Great products and bad products both reflect the management teams who are responsible for them.
This week, it gives me great pleasure to direct you to two pieces I published last week in Fast Company and Elite Daily about seizing on moments of inspiration in business. I wanted to describe a few of the most formative experiences in my career that ultimately led me to start my latest venture, UserMuse.
The ability to interpret what the market is telling you, spot new opportunities and then capitalize on them is what makes any business successful. Software people can and do learn much by studying the design of everyday things (to borrow the title of another wonderful book). The reverse is also true.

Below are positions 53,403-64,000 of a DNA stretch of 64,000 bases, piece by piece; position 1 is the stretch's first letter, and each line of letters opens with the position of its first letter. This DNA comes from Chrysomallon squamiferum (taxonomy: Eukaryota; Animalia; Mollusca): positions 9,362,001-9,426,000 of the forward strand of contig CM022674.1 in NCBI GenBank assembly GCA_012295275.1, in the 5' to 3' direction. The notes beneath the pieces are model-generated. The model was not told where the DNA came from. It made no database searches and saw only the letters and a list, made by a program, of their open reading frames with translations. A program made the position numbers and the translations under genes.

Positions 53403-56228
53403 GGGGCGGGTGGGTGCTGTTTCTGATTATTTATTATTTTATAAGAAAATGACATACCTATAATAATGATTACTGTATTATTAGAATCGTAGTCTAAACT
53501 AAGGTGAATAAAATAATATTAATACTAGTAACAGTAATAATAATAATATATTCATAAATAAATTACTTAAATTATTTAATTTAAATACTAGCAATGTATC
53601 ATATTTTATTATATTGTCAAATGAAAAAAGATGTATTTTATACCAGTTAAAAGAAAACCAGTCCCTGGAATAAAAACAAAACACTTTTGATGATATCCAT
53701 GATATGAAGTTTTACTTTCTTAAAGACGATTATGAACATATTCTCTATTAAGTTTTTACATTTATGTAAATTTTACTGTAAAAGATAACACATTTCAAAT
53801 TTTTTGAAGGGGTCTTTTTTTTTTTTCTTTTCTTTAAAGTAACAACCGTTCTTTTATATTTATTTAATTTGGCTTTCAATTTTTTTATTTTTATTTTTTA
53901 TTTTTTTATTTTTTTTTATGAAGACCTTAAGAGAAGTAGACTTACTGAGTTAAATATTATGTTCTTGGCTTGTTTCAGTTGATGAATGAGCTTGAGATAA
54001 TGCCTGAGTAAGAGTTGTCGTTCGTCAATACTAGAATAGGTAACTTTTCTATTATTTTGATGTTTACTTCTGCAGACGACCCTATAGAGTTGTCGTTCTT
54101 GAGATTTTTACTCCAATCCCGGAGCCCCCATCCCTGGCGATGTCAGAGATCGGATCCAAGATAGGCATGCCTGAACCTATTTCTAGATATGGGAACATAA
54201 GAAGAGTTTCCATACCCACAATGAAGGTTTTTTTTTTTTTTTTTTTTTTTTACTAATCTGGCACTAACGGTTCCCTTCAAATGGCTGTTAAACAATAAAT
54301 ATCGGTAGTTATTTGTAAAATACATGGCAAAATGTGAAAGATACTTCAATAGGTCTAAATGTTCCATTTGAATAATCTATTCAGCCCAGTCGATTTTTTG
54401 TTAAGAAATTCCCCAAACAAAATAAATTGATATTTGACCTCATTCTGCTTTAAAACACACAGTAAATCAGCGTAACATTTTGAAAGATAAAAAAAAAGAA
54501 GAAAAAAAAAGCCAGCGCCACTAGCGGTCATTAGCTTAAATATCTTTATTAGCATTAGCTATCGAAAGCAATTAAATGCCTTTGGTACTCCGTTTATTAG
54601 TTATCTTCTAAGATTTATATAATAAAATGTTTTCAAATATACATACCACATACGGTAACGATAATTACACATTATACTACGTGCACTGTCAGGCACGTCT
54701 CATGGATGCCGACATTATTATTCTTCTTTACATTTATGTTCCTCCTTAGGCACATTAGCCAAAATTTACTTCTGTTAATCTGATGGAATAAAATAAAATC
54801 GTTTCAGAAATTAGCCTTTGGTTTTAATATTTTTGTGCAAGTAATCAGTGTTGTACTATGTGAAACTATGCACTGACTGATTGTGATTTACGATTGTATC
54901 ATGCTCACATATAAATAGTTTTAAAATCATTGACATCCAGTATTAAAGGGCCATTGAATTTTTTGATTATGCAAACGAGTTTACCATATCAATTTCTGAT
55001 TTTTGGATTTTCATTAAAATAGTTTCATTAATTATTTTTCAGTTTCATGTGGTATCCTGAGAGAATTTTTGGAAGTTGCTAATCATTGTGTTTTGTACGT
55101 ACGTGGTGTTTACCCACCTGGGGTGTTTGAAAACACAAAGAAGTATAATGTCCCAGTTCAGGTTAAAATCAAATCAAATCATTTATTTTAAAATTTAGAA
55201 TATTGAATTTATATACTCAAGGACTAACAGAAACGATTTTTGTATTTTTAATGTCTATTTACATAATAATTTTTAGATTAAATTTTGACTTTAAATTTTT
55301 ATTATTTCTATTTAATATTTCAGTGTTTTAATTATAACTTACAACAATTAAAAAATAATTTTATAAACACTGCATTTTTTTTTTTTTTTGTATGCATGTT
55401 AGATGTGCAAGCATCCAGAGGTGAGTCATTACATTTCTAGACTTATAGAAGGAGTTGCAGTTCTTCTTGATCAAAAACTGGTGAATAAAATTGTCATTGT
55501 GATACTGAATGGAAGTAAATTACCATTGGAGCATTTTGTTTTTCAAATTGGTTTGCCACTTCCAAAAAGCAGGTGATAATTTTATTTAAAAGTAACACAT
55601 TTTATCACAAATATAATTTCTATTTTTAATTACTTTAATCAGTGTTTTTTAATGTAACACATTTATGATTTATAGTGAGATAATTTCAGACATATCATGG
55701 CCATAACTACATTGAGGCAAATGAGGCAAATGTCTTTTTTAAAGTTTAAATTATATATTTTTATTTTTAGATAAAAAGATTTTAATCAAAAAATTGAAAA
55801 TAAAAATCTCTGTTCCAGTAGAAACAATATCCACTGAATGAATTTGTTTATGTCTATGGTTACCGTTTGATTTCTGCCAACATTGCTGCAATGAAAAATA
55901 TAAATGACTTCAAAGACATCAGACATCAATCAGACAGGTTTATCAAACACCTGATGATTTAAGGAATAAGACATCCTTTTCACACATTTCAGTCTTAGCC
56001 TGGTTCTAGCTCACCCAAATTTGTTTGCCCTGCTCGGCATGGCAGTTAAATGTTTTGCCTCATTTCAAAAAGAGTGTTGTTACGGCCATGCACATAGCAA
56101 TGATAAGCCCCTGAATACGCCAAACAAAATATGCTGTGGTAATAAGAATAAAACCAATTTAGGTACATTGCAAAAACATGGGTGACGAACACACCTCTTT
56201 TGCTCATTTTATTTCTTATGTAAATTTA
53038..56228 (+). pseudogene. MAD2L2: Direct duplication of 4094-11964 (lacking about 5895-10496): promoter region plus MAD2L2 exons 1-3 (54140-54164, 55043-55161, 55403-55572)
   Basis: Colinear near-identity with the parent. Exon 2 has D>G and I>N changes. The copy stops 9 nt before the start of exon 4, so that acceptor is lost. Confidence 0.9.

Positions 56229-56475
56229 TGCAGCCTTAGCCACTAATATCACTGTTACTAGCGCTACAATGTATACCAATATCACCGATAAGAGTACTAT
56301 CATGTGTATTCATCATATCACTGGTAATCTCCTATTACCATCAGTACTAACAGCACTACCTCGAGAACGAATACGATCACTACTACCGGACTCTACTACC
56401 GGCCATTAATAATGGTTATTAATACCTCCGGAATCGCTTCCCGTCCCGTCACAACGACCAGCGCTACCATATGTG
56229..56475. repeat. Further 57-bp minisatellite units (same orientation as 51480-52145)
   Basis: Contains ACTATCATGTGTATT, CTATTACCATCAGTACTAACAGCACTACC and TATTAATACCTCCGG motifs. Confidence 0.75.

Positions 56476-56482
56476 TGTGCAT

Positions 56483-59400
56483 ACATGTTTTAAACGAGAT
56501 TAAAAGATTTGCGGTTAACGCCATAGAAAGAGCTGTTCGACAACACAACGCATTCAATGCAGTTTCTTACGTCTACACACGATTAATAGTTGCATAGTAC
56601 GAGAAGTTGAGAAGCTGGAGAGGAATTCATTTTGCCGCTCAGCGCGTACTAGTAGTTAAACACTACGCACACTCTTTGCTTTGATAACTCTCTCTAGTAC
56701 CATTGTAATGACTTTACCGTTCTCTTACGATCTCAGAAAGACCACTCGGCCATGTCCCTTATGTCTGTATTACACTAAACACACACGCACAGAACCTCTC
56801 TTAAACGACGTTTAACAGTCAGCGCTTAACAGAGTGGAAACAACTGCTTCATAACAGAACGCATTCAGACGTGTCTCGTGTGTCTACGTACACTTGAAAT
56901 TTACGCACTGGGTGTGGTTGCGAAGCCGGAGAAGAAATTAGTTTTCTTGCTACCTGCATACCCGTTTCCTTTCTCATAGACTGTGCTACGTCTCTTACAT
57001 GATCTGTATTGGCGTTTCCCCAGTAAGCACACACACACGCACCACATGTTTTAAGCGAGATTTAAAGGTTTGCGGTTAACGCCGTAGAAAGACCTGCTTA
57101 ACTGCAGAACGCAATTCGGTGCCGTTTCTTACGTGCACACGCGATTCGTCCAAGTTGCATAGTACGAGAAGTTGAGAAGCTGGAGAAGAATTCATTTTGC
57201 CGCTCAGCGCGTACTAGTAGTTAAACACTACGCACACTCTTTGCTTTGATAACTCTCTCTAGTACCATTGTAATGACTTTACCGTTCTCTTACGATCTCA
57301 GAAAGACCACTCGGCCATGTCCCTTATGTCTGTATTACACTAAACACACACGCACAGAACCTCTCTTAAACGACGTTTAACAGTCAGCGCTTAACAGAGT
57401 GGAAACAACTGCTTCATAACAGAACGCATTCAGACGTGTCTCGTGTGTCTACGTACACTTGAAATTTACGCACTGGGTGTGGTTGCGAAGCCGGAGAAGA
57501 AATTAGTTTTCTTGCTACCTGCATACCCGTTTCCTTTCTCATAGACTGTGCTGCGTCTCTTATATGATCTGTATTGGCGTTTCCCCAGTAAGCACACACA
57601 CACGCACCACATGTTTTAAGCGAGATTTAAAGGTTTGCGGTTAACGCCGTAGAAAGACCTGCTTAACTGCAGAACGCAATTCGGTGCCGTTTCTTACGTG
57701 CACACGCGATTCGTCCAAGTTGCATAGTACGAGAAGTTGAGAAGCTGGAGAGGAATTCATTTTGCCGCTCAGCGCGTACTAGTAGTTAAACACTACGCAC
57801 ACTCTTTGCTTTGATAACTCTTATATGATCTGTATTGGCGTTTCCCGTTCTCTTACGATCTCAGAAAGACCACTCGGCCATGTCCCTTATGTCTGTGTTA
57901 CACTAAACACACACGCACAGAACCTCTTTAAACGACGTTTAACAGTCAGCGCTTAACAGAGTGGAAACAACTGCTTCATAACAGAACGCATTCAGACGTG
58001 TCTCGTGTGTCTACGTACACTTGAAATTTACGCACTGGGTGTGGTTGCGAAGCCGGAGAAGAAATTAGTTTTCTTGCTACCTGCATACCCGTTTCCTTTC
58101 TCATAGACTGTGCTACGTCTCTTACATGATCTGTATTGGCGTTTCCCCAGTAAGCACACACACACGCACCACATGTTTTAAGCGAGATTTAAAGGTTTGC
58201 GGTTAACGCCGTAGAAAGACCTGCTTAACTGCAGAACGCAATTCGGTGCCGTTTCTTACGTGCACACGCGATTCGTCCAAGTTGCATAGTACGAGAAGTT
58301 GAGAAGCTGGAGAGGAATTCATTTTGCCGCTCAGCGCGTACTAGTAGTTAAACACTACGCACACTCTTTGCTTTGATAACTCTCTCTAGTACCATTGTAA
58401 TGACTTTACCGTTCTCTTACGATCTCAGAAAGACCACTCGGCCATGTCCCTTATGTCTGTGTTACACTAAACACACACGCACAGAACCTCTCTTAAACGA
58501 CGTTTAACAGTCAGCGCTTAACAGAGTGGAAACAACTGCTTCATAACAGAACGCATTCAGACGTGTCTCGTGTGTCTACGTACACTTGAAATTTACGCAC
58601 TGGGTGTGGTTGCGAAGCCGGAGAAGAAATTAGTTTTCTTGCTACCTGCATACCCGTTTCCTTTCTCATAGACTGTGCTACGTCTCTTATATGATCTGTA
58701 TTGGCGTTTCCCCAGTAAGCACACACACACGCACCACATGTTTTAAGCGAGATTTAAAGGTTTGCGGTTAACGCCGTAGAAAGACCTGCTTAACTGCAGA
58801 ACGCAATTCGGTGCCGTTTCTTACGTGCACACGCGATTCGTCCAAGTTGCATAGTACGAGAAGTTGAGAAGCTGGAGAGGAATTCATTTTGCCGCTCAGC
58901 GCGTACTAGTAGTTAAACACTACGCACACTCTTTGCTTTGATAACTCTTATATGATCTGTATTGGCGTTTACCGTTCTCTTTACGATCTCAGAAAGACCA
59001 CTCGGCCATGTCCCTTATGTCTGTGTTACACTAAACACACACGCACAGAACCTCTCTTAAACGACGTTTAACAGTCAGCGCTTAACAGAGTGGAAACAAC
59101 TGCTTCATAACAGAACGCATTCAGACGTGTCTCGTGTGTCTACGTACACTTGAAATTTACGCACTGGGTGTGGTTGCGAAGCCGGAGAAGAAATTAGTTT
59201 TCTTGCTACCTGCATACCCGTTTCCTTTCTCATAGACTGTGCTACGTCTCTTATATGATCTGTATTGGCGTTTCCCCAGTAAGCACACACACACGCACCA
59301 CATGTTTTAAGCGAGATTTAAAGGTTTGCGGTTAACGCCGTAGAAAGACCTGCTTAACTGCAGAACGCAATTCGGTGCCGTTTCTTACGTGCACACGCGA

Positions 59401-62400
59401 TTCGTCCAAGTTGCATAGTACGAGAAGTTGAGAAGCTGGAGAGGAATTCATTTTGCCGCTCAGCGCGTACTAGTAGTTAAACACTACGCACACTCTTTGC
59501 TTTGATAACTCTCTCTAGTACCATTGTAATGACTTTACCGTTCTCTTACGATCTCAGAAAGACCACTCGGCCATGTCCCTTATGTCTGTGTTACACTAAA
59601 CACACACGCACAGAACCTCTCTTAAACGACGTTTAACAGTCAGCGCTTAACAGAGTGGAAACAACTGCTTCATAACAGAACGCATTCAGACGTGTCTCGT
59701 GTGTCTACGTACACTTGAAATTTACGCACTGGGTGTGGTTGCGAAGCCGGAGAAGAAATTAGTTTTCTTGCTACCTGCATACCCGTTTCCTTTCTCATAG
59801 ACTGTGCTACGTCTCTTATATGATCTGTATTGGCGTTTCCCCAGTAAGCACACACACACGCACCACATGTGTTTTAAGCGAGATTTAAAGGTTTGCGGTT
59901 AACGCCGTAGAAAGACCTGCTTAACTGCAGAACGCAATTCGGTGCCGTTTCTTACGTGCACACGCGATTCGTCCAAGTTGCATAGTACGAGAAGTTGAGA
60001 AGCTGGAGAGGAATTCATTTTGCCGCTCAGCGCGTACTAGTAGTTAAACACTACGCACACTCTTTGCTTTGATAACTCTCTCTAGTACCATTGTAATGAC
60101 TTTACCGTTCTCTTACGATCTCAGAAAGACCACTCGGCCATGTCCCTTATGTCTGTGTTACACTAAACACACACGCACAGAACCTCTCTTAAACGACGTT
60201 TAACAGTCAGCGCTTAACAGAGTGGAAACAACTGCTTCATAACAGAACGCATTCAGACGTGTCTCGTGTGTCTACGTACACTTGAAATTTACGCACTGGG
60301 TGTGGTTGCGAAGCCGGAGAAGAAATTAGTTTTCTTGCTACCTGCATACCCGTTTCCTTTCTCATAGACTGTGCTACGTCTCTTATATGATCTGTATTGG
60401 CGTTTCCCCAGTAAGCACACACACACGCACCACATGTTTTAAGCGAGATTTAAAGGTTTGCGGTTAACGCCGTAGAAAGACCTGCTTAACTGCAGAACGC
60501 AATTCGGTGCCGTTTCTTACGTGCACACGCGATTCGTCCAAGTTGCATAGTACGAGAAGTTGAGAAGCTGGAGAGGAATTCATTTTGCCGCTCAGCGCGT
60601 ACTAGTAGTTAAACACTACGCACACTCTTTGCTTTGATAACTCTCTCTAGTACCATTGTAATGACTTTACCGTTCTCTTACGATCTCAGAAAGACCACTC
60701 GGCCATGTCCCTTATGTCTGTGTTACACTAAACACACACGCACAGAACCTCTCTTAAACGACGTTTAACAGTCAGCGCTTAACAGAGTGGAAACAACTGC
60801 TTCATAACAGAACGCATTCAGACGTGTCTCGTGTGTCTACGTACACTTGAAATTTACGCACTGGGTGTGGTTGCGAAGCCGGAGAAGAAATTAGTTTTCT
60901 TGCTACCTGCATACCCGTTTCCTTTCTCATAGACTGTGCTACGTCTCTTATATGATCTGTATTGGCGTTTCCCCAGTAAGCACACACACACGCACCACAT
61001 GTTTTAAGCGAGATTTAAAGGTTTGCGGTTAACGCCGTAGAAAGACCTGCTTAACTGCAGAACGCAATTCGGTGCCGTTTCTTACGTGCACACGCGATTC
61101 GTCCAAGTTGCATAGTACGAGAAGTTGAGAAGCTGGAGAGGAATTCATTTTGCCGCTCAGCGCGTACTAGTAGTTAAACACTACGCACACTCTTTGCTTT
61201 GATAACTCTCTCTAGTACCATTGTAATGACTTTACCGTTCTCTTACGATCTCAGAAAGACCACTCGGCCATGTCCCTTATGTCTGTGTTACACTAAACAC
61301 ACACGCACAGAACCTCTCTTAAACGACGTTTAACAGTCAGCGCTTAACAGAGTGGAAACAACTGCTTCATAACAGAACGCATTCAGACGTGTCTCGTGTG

It doesn’t matter how strong a company’s brand is or how smart the executives, product managers, engineers, or consultants are. Whenever an organization relies on untested assumptions about whether a customer will value a product enough to use it or buy it, they crank up the risk of a project failing.